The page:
WASHINGTON — Joe Biden’s selection of Kamala Harris as his running mate creates a conundrum for which President Donald Trump’s campaign doesn’t have an immediate answer: how to run against her.
In a statement moments after the announcement, Trump senior adviser Katrina Pierson blasted Harris both as someone who will “try to bury her record as a prosecutor” in California — which has been described by some critics as too harsh — and someone who will appease “anti-police extremists” and who was both “phony” and in thrall to “radicals.”
The early attacks painted a conflicting portrait of Harris and indicated that Trump’s campaign has not yet settled on a coherent and consistent way to criticize her.
“This really puts the Trump campaign in a box: whether you portray her as pro-police or anti-police,” said Dan Eberhart, a Republican donor and Trump supporter. “They are going to have to decide.”
Harris was difficult to pin down ideologically in the Democratic presidential primary, which left many voters wondering what she stood for and hurt her candidacy and ultimately forced an early exit last December before the first votes were cast.
But it also now makes her a more complicated target of attacks by Trump, who has also struggled to land a punch on Biden: During the Democratic primary, Harris was a rare candidate who polled near the front of the pack but never earned a derisive nickname from the president.
A video message shared by Trump faulted Harris for “embracing Bernie’s plan” on health care and “calling for trillions in new taxes.” Harris abandoned the Sanders plan during the primary, and one of her signature policies was a tax cut for low- and middle-income earners worth about $3 trillion. The Trump video vowed that Biden and Harris would “jointly embrace the radical left.”
“Slow Joe and phony Kamala: perfect together, wrong for America,” a narrator says.
Republican National Committee Chair Ronna McDaniel responded by focusing on Harris’s support for “abolishing private health insurance,” a stance she took early but backtracked from during the primary, drawing criticism from the left.
McDaniel said the presumptive Democratic nominee’s choice of a running mate shows that “the left-wing mob is controlling Biden’s candidacy, just like they would control him as president.”
Asked on a call Tuesday how the campaign squared its depiction of Harris as a cop with the president’s pitch to be tough on crime, Pierson said that was “conflating the issue.”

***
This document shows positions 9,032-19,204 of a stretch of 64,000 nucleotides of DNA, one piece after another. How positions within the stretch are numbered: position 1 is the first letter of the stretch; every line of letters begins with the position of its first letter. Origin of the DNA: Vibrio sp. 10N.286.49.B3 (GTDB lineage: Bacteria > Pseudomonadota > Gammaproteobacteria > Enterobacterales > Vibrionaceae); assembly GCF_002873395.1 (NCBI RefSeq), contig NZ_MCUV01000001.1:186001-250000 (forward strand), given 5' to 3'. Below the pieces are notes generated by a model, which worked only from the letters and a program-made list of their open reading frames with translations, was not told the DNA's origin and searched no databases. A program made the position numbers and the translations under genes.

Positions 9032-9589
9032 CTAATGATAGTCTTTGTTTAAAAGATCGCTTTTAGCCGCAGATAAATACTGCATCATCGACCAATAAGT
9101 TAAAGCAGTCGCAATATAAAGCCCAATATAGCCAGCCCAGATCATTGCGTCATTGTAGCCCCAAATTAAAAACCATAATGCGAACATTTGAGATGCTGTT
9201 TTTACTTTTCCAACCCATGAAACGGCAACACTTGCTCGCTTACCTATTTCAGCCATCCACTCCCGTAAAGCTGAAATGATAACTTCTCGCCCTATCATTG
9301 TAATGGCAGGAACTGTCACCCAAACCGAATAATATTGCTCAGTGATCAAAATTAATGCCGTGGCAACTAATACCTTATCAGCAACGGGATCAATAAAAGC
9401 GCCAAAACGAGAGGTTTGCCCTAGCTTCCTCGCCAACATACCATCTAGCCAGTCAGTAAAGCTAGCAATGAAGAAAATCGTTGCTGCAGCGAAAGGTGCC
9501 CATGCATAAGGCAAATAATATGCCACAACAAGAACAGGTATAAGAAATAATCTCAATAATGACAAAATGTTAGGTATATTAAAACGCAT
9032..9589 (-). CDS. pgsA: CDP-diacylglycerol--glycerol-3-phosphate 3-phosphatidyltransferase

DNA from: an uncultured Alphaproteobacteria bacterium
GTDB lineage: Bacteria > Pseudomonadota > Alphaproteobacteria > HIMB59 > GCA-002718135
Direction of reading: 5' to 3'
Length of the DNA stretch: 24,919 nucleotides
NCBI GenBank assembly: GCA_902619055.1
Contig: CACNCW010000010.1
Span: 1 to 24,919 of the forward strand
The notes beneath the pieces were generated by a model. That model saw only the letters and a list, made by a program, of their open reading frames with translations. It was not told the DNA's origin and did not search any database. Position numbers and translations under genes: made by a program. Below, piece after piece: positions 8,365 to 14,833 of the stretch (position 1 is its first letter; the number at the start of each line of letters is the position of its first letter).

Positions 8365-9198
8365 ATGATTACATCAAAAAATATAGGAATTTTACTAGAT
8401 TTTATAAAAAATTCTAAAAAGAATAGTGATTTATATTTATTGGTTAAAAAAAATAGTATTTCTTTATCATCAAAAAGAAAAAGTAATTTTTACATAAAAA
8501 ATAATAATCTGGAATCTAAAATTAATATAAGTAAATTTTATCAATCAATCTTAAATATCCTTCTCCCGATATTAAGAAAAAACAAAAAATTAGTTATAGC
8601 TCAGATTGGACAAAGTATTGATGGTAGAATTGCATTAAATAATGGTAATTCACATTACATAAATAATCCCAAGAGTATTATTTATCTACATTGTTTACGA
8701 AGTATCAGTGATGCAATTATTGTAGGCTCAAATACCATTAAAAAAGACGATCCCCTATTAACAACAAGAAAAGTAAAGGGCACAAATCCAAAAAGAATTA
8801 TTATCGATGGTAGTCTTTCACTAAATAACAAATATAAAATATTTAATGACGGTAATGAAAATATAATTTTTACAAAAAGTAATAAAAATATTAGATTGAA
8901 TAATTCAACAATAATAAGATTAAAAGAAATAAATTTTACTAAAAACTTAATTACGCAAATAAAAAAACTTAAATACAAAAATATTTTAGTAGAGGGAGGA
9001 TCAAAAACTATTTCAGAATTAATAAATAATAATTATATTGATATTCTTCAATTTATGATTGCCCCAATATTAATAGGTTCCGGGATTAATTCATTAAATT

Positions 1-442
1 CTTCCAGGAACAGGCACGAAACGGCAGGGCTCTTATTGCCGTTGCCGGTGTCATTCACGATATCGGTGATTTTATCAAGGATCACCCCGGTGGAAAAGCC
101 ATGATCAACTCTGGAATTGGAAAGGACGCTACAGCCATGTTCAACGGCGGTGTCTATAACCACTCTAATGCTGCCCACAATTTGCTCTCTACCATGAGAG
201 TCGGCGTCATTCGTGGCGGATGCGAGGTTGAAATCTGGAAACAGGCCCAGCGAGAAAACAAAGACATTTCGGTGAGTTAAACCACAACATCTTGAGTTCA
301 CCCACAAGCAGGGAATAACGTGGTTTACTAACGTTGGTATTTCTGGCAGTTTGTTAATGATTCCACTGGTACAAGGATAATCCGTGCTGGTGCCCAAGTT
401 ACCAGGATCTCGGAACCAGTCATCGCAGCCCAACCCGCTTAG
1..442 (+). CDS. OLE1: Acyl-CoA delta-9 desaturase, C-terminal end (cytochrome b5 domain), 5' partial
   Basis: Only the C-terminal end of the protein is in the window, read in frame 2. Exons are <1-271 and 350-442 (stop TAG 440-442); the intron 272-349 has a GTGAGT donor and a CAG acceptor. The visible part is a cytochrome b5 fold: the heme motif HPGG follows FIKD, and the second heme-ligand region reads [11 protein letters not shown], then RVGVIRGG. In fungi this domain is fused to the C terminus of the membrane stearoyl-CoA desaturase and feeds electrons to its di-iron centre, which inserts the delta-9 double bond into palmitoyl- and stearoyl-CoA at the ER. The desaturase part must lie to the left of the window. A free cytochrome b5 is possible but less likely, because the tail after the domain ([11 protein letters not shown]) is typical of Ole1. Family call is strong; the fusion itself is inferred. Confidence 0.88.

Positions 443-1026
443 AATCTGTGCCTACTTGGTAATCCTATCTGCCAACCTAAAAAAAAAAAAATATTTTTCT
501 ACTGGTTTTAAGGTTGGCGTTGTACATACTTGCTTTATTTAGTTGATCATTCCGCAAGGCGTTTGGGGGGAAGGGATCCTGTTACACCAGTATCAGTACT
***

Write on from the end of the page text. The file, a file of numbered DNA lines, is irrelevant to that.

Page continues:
“She’s a phony. She was going after the wrong people,” Pierson told reporters. “When you’re not going after gang members but you’re going after citizens, for example, Black men and marijuana, something that she herself admitted to doing, it’s really a double standard she’s trying to keep.”
The choice of Harris drew wide praise from progressives and moderate Democrats ranging from former President Barack Obama to the democratic socialist Bernie Sanders to Jim Kessler, the executive vice president of the centrist group Third Way.
“People want to claim her as ideological in one way or another when she’s tended to be more of a barometer similar to Biden, but not nearly as much as him or as conciliatory to Republicans,” said Waleed Shahid, a spokesman for the left-wing group Justice Democrats, which endorsed Sanders in the presidential primary.
Harris, 55, a first-term senator from California, would make history as the first woman, the first Black American and first Asian American to become vice president. She is considered acceptable to — though not always loved by — a broad spectrum of the party.
Some Republicans said a Biden-Harris administration would be both extreme and inept, an image that may leave some wondering how afraid to be if they’re too ineffective to implement their agenda.
“By selecting Kamala Harris, Joe Biden’s staff have shown just how radical and incompetent a Biden administration would be,” Sen. Tom Cotton, R-Ark., tweeted Tuesday.
Trump himself opted to criticize Harris after the announcement as “nasty” and “very disrespectful” to Biden, apparently referring to an early debate clash in which she faulted Biden for waxing nostalgic about working with segregationists in the Senate.
“I would think that he would not have picked her,” the president told reporters at the White House Tuesday. “And she’s got a lot of difficult things that she is going to have to explain.” Minutes later, he left the news conference.
Lauren Egan contributed.